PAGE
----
Alexander Schreiner

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Alexander Schreiner in recital.jpg

Alexander Ferdinand Schreiner (July 31, 1901 – September 15, 1987)[1] was one of the most noted organists of the Salt Lake Tabernacle. He also wrote the music to several LDS hymns, several of which are in the current edition of the hymn book of The Church of Jesus Christ of Latter-day Saints (LDS Church).

Early life[edit]

Schreiner was born in Nuremberg, Germany.[2] His parents were Johann Christian Schreiner and Margarethe Schwemmer. Johann and Margarethe joined the LDS Church in 1903, and the local congregation held meetings in the family's home. Schreiner performed in public for the first time at age five, and after he was baptized at age eight was almost immediately appointed as a Sunday School organist. In 1912 Schreiner moved with his family to Salt Lake City.[3] Among his early instructors on the organ was John J. McClellan.

Schreiner first performed on an organ professionally during the fall of 1917 at the American Theater of Salt Lake City.[4] In 1920, just after graduating from high school, he took a job as a theater organist at the Rialto Theatre in Butte, Montana.[5] Schreiner first performed in the Salt Lake Tabernacle at age 20. That same year he left on a mission to California. He served as a missionary under Joseph W. McMurrin.[6] In early 1924, he was presiding over the Los Angeles Conference which had 35 missionaries.

In 1924, just after returning from his mission, Schreiner was appointed an assistant organist of the Salt Lake Mormon Tabernacle.[7] Six months later Schreiner took a leave of absence from this appointment to go to Paris to further his musical studies[8] with Henri Libert, Charles Marie Widor and Louis Vierne. In Paris, Schreiner would associate with other Utahns at the home of James L. Barker.[9]

Schreiner married Margaret Lyman, the daughter of Richard R. Lyman and Amy Brown Lyman, in 1927.[1][10] They had gone to high school together, but did not really start dating until they were both studying in Paris.[11]

California career[edit]

After his studies in France, Schreiner returned to his position as organist in Salt Lake City from July 1926 to January 1927. He then went to southern California to earn enough money to pay off his debts and be in a position to marry Margaret. He served as organist at Grauman's Metropolitan Theatre. The following June he returned to Salt Lake City and he and Margaret married, after which they returned to southern California. During this time period Schreiner also worked as an organist at the Barker Brother's Department Store.[12]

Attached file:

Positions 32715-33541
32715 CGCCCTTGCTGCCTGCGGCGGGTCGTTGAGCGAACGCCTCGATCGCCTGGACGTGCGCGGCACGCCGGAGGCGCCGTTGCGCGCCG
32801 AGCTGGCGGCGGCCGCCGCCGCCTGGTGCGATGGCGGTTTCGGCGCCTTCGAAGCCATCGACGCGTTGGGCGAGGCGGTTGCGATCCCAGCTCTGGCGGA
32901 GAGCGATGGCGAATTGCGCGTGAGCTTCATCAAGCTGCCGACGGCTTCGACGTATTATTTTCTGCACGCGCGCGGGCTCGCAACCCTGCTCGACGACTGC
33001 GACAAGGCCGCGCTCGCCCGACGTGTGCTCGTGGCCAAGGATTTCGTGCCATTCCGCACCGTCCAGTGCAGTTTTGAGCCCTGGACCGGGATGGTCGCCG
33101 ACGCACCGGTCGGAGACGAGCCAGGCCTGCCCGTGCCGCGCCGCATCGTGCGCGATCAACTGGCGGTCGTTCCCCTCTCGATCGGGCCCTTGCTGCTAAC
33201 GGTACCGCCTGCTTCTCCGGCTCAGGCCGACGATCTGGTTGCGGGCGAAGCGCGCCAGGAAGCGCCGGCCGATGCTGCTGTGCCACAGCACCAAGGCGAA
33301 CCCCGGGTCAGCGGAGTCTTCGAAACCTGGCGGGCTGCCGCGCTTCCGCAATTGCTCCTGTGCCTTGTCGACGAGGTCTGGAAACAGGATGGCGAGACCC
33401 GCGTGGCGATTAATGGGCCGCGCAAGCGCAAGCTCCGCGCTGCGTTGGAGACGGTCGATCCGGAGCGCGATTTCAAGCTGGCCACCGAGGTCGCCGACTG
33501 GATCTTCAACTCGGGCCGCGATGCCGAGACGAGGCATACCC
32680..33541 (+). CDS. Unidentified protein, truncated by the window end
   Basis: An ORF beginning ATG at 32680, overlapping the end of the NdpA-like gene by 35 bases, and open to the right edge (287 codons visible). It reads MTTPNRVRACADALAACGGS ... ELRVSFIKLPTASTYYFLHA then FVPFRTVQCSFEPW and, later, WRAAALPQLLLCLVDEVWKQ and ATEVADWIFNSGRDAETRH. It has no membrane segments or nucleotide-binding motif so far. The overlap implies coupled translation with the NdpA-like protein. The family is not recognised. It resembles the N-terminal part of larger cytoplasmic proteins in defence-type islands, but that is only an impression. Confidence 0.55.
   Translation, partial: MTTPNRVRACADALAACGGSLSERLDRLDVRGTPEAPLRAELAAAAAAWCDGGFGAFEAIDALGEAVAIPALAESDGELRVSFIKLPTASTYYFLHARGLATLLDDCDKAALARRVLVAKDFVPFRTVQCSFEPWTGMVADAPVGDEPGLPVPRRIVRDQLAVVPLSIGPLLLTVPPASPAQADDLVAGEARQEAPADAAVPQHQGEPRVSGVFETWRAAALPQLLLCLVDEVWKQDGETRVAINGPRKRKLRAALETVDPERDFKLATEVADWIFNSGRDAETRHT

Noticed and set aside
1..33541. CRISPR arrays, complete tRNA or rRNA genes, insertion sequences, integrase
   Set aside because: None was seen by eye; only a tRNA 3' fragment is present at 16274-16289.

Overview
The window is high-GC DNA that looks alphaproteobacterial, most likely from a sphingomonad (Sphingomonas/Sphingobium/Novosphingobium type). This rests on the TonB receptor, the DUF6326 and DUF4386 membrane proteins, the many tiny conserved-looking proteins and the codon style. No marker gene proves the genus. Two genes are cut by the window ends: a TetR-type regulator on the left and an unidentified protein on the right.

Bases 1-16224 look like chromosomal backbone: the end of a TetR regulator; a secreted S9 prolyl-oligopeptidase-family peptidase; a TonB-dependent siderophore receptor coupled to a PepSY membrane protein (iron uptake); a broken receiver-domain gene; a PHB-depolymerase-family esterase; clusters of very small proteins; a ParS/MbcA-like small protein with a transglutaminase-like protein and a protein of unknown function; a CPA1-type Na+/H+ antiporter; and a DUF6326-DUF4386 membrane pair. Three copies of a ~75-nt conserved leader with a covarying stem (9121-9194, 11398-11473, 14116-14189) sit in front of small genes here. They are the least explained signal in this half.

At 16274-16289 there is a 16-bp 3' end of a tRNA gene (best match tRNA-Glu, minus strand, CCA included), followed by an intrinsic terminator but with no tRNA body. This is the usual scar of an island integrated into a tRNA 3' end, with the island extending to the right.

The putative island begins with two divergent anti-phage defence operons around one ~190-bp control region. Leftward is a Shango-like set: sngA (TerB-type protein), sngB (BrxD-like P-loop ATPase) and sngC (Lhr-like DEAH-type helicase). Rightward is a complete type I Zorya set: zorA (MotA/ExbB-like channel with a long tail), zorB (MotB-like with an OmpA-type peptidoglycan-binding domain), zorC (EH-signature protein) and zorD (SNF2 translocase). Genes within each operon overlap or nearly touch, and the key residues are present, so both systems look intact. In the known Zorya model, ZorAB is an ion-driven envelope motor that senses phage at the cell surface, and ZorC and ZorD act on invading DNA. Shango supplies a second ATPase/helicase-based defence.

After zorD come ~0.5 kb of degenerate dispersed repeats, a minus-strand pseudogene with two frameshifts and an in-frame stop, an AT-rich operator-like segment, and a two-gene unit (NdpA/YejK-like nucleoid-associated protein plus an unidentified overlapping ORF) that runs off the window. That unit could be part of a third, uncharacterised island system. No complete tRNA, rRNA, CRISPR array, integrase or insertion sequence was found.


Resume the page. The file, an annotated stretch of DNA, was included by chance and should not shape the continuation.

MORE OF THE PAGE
In August 1928, Schreiner once again returned to Salt Lake City, where he resumed his position as Tabernacle Organist and also served as the chief organist at the Capitol Theatre.[13]

In 1929 Schreiner returned to southern California in an attempt to overcome his influenza.[14] He was appointed chief organist of the First Methodist Episcopal Church in Los Angeles.[14] Schreiner returned to Salt Lake and the Tabernacle in the summer of 1930, but in September 1930 he began a term as the organist of the University of California at Los Angeles (UCLA).[15] Through 1939 Schreiner retained this position at UCLA and would return to the Tabernacle for summers. During this time, he also was a member of the LDS Church's Music Committee.[16] Schreiner was also director of music for the Jewish Wilshire Boulevard Temple during this time. By 1930 Schreiner's reputation as an organist was great enough he was recruited on occasion to inaugurate new organs.[17]

Despite his major commitments to music Schreiner also served in the LDS Church in other ways. He was a member of the high council of the church's Hollywood Stake. Some of his children followed him into music, one beginning to serve as a Sunday School organist at age seven.

In September 1936, Schreiner was made the stake music director of the Hollywood Stake.[18]

Return to Salt Lake[edit]